Jewish World Review Feb. 23, 2000 /17 Adar I, 5760
http://www.jewishworldreview.com -- THE 1960S have gotten a bum rap from conservatives for years. The decade -- and the dramatic social shifts that began during those years -- have been blamed for the collapse of our national morals and politics. But the '60s were never as bad as some social critics made them out to be. College kids may have protested the Vietnam War at Berkeley and Kent State, but most young Americans supported the war, according to polls taken at the time. Almost all young men of the era sported short hair, two-thirds didn't go to college but worked or served in the military, and few could boast of more than one or two sexual encounters before marriage.
So when did the social revolution that produced promiscuous sex, cheap drugs, women's lib, and the breakdown in the American family actually take place? The '70s were the real culprit, according to David Frum, the author of "How We Got Here," a new look at "The Decade That Brought You Modern Life -- For Better or Worse."
Perhaps the most sobering statistic Frum offers in a book chock-full of them is this: In 1965, there were only 480,000 divorces in the entire United States. By 1975, that number had more than doubled to over 1 million, where it has inched up more or less steadily for some 25 years.
In 1964, divorce was still so onerous a stigma that it could stifle a politician's ambition. Frum cites the case of then Gov. Nelson Rockefeller, R-N.Y., who was a front-runner for the Republican presidential nomination until he divorced his wife. Sen. Prescott Bush of Connecticut, a fellow Republican and father of the future president George Bush, is reported to have thundered at the news, "Have we come to the point in our life as a nation where the governor of a great state -- one who perhaps aspires to the nomination for president of the United States -- can desert a good wife, mother of his grown children, divorce her, then persuade a young mother of four youngsters to abandon her husband and their four children and marry the governor?"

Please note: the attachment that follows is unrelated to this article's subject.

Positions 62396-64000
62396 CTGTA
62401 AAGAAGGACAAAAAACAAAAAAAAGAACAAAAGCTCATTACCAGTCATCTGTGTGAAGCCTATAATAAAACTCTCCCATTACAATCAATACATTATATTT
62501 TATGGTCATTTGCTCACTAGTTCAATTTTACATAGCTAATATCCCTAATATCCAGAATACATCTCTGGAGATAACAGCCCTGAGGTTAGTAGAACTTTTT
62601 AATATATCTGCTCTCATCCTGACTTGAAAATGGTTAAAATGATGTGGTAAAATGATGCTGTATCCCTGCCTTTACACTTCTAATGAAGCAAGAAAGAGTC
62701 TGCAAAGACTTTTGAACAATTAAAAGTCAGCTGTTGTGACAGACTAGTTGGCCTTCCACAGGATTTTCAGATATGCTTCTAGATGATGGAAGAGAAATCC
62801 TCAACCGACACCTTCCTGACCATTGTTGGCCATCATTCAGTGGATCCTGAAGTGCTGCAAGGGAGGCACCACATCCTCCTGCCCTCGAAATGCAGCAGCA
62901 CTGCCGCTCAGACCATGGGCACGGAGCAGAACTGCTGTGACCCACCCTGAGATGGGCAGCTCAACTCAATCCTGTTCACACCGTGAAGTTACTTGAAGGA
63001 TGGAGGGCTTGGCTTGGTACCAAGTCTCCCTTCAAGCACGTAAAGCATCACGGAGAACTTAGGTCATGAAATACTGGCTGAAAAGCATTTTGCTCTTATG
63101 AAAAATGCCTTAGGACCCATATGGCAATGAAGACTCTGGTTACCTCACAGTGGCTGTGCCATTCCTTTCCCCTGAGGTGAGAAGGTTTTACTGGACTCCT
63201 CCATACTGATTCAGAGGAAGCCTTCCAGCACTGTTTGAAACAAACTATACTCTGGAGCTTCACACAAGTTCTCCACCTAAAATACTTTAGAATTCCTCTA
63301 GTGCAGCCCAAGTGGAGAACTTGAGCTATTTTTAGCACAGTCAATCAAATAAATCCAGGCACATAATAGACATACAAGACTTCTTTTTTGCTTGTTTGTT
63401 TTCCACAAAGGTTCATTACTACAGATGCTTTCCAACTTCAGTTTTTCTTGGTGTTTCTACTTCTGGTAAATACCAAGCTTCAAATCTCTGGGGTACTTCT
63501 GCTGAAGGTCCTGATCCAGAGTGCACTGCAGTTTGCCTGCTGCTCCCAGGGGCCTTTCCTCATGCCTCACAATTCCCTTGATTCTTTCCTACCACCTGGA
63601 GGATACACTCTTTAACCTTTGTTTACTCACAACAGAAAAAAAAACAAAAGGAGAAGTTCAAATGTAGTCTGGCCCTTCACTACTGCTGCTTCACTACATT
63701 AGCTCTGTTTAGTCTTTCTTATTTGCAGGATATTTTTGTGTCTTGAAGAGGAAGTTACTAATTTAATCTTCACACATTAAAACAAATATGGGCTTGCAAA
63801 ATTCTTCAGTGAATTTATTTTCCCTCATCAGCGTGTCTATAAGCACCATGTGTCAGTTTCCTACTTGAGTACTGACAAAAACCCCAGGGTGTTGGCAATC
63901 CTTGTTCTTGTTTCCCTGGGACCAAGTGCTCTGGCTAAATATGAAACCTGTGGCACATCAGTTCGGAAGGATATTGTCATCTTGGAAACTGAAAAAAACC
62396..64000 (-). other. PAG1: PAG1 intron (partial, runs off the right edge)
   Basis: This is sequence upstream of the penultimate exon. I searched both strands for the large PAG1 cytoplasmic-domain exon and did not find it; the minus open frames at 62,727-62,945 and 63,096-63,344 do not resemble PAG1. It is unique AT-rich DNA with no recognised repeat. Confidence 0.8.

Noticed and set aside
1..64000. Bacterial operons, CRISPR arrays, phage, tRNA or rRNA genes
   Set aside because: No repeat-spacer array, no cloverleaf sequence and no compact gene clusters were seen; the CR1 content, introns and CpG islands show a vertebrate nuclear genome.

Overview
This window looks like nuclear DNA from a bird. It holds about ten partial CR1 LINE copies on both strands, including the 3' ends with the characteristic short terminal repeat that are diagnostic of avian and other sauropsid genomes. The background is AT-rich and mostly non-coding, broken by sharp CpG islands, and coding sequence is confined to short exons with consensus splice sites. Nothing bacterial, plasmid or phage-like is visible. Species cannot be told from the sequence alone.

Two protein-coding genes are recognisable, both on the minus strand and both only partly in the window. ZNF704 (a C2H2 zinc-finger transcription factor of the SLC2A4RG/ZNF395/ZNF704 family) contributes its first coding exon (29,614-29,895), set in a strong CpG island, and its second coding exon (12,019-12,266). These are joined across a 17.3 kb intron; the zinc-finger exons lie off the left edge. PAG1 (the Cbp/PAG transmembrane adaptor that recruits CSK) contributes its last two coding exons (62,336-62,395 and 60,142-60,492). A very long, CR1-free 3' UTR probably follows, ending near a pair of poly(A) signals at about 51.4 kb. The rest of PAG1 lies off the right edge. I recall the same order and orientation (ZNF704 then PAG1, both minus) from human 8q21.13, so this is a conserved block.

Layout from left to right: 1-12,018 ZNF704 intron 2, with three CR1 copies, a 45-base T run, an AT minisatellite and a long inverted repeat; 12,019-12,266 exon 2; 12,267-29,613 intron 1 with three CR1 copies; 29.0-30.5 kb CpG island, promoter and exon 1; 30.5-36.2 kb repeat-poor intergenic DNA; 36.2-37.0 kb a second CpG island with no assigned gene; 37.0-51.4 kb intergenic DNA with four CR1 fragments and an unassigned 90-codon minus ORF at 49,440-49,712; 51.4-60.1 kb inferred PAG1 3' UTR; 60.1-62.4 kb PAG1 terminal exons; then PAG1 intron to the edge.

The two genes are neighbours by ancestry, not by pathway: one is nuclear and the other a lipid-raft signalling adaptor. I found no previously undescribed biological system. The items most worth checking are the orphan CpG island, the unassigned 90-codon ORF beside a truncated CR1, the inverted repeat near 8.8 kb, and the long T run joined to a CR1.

A decade later, divorce had become ubiquitous, evoking more applause than opprobrium. As Ann Landers opined in one of her columns in the '70s: "It is clear that all-too-many married couples live together while having emotionally divorced each other long ago. These are cowards." California was the first state -- indeed the first jurisdiction in the Western world -- to enact no-fault divorce laws in 1969. Within 15 years, every state had some form of no-fault divorce. But the legal change would not have been possible if it had not been preceded by a sea-change in social attitudes.
Frum credits several factors in the '60s and '70s that led to these changes, a rebellion against duty to family and nation, a breakdown in trust in government, the changing status of women and the attempt to feminize men, the abandonment of reason in favor of emotion, and the obsession with rights, among others.
Still, Frum does not chalk up the changes wrought in the '70s as the mere
inevitability of progress. "While it may be true that grand historic forces
beyond any man or woman's control made the 1970s possible," he says, "what
made the 1970s happen was individual choice." Frum does a great job of
chronicling the bad choices of an entire generation. Perhaps the better we
understand those choices, the likelier we are not to repeat them.